At the core of any water damage problem, the goal is always the same, to completely remove all excess water and dry everything up. What is less known is that the process getting there is not always the same. Water damage comes from different sources, there are different types of water, and water affects different materials in different ways. It becomes imperative to know what type of water damage scenario you are working with in order to properly remediate it.
Whenever dealing with water damage cleanup a restoration company needs to start off answering two questions: What is the category of water damage and what is the class? We have already covered the three categories of water damage (see post dated10/03/2011) which we know categorizes the type of water affecting the loss and will now cover the various classes. Class of water damage is determined by the amount of water that has entered the structure as well as the rate of evaporation that is expected from the affected materials as they dry. This determination is an important step for a mitigation company as it establishes the amount of dehumidification and air movement expected as well as the time required to dry the structure.
There are four different classes of water damage:
Class 1 Water Damage: Slow Rate of Evaporation
This is a water damage scenario that affects only a small part of a room with low permeance/porosity materials, such as plywood, particle board, or concrete. Carpets and cushions don’t usually play a large part in the clean up process, and a minimum amount of moisture is absorbed by materials, and these materials release that moisture very slowly.
Most Class 1 cases are easily cleaned up in a relatively short amount of time, with a minimum of equipment. Typically excess water may be removed with a wet-dry vacuum unit as well as the use of several fans to aid in air circulation.
Class 2 Water Damage: Fast Rate of Evaporation
This is a type of water loss that may affect a room that is heavy with carpeting or cushions, and water may have wicked up the walls for a level of 24 inches or less. There will be moisture remaining in structural materials such as plywood and concrete.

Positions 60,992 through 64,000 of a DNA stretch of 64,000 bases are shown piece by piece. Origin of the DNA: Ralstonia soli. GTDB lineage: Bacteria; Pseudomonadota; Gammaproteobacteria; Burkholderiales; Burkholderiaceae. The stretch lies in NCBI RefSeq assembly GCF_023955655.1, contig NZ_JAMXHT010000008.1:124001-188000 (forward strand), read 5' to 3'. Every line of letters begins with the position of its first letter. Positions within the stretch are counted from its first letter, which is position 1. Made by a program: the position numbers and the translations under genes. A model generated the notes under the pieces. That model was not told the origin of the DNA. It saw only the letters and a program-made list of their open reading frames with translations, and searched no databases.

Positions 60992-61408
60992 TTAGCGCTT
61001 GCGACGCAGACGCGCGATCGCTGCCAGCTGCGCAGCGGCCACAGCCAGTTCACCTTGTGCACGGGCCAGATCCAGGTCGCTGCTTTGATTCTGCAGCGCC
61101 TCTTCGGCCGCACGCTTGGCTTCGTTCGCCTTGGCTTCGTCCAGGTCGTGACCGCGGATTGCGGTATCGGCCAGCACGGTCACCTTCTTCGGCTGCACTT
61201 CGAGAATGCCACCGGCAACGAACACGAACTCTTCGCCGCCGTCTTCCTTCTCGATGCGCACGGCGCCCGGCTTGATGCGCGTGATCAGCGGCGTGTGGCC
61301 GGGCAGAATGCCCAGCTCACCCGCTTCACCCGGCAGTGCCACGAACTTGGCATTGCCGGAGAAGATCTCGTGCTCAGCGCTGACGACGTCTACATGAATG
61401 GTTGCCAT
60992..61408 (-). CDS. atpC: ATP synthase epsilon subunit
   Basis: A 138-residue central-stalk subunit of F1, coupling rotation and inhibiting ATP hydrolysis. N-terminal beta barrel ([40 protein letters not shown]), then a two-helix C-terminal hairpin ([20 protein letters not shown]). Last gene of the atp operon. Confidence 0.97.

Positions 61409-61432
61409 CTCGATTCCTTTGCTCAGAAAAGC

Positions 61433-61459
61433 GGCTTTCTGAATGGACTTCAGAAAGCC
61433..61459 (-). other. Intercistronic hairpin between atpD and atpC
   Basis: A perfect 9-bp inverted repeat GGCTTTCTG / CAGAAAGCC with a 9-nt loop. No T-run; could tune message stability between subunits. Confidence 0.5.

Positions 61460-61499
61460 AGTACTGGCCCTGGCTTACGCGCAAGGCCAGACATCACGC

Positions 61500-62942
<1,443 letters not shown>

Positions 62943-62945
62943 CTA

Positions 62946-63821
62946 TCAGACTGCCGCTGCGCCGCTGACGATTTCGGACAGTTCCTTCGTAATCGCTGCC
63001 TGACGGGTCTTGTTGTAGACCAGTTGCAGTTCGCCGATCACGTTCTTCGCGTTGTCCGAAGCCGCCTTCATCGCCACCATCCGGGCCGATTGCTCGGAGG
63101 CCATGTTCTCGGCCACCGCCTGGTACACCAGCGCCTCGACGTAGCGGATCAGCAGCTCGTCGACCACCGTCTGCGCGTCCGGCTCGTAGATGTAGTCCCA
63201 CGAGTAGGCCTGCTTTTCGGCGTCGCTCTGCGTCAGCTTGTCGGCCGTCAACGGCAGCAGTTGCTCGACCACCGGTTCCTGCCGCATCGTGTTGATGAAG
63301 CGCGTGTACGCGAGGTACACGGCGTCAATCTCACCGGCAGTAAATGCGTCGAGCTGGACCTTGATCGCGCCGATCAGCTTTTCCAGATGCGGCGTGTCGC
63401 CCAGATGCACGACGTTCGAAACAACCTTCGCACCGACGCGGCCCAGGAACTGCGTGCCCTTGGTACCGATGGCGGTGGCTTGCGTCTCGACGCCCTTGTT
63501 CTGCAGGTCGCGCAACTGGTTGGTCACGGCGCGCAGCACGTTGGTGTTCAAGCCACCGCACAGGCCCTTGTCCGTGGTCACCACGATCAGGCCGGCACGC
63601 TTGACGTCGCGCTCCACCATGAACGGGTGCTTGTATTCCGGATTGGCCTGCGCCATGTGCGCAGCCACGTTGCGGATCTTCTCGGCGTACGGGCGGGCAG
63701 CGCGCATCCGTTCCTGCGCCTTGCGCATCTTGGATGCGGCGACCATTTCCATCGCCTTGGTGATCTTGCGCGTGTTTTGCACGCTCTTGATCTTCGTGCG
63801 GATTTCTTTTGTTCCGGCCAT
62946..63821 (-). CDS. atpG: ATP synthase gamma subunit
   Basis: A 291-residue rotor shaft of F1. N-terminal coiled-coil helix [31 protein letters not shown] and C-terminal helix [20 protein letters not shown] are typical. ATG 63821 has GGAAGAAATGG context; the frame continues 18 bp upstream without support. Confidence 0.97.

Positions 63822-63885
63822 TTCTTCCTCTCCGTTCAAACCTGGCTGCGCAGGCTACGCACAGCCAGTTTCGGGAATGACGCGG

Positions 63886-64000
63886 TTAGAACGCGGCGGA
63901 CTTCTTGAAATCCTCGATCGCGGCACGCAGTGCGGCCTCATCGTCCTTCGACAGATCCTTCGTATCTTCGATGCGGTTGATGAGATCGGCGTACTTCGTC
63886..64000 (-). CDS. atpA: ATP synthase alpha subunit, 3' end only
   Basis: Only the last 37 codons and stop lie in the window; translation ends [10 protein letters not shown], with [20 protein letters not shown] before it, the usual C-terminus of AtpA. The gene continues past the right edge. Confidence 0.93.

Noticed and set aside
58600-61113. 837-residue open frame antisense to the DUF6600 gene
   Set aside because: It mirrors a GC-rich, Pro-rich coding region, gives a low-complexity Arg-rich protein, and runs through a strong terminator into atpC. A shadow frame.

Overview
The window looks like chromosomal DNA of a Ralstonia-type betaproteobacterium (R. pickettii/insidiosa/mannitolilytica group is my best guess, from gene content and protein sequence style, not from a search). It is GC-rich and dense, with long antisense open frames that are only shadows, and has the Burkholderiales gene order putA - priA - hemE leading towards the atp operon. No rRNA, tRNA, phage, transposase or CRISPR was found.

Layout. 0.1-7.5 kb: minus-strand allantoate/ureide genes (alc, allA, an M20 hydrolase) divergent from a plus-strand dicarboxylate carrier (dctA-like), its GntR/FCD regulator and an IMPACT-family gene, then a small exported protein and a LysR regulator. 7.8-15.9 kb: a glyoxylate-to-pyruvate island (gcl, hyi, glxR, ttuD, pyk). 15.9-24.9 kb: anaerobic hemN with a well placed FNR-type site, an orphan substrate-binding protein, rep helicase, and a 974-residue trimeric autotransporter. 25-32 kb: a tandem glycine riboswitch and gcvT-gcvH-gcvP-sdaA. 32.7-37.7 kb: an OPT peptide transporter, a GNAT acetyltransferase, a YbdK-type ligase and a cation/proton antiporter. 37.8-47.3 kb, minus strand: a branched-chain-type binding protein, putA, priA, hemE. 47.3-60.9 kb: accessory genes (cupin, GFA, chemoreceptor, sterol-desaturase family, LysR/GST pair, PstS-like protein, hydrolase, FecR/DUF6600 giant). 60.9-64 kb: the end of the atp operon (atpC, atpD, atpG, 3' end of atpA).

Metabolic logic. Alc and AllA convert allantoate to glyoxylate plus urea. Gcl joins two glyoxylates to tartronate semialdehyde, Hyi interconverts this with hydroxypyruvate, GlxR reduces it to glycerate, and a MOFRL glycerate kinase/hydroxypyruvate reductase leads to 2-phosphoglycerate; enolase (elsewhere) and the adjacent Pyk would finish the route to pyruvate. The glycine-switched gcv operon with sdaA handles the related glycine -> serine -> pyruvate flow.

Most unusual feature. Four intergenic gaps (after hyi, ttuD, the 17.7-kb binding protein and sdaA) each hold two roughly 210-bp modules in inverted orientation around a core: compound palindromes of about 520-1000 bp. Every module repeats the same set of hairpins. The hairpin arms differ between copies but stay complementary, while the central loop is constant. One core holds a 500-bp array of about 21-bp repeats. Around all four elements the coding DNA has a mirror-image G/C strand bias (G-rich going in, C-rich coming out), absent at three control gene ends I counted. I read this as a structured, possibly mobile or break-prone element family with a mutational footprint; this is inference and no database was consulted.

Due to the depth of the water, a more sophisticated pump may be required. Water should be pumped out at the rate of about a third a day in order to prevent further damage. Fans, blowers, and dehumidifiers will be required to remove residual moisture and bring down humidity levels. Drying time may take a period of two or three days.
Class 3 Water Damage: Fastest Rate of Evaporation
This is a scenario where the water may have come from overhead, with the ceiling, walls, insulation, and carpeting saturated.
The level of damage will be more severe in Class 3 cases, requiring multiple pumps, fans, air movers, and dehumidifiers. Blowers may also be utilized to remove water and excess moisture from within walls or attic situations. Such a level of structural damage may also require a considerable amount of restoration and reconstruction, as ceilings may sag or collapse and floors damaged by water may warp or crack. The estimated repair time may be several days or even weeks, depending on the depth and severity of the problem.
Class 4 Water Damage: Specialty Drying Situations
Class 4 losses involve wet materials with extremely low porosity such as hardwood, subfloors, plaster, or stone. These tend to be identified by deep pockets of saturation in the affected materials that require very low levels of humidity in order to draw out the water, so extra dehumidification is required.
Regardless of the class of water damage it is important first and foremost to locate the source of the water and shut it off. This not only prevents more water from coming in and making a bad situation worse, but also allows you to determine what type of water you are dealing with (category and class). So turn off the water at the source (if possible and safe to do so) and then call for professional help.